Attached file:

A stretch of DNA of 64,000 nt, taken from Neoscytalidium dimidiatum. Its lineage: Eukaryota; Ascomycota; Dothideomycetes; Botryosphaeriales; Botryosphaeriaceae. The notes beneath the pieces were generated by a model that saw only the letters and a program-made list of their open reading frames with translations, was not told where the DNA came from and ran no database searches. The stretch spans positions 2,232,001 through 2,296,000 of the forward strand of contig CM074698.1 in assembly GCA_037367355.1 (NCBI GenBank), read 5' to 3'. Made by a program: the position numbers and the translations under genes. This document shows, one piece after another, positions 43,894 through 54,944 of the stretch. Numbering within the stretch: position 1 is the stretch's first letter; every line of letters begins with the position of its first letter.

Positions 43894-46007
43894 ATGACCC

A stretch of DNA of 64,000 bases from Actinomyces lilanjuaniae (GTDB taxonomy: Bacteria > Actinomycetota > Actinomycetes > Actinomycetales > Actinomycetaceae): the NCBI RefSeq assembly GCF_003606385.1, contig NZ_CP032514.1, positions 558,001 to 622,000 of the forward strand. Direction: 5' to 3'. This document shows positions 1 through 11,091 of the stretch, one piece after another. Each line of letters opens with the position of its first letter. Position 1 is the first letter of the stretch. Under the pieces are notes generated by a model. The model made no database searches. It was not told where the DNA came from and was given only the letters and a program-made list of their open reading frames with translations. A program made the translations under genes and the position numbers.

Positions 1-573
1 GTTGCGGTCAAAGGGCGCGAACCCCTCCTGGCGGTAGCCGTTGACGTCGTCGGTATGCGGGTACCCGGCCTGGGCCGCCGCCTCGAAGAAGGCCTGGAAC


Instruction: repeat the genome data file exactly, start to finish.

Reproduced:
A stretch of DNA of 64,000 nt, taken from Neoscytalidium dimidiatum. Its lineage: Eukaryota; Ascomycota; Dothideomycetes; Botryosphaeriales; Botryosphaeriaceae. The notes beneath the pieces were generated by a model that saw only the letters and a program-made list of their open reading frames with translations, was not told where the DNA came from and ran no database searches. The stretch spans positions 2,232,001 through 2,296,000 of the forward strand of contig CM074698.1 in assembly GCA_037367355.1 (NCBI GenBank), read 5' to 3'. Made by a program: the position numbers and the translations under genes. This document shows, one piece after another, positions 43,894 through 54,944 of the stretch. Numbering within the stretch: position 1 is the stretch's first letter; every line of letters begins with the position of its first letter.

Positions 43894-46007
43894 ATGACCC

A stretch of DNA of 64,000 bases from Actinomyces lilanjuaniae (GTDB taxonomy: Bacteria > Actinomycetota > Actinomycetes > Actinomycetales > Actinomycetaceae): the NCBI RefSeq assembly GCF_003606385.1, contig NZ_CP032514.1, positions 558,001 to 622,000 of the forward strand. Direction: 5' to 3'. This document shows positions 1 through 11,091 of the stretch, one piece after another. Each line of letters opens with the position of its first letter. Position 1 is the first letter of the stretch. Under the pieces are notes generated by a model. The model made no database searches. It was not told where the DNA came from and was given only the letters and a program-made list of their open reading frames with translations. A program made the translations under genes and the position numbers.

Positions 1-573
1 GTTGCGGTCAAAGGGCGCGAACCCCTCCTGGCGGTAGCCGTTGACGTCGTCGGTATGCGGGTACCCGGCCTGGGCCGCCGCCTCGAAGAAGGCCTGGAAC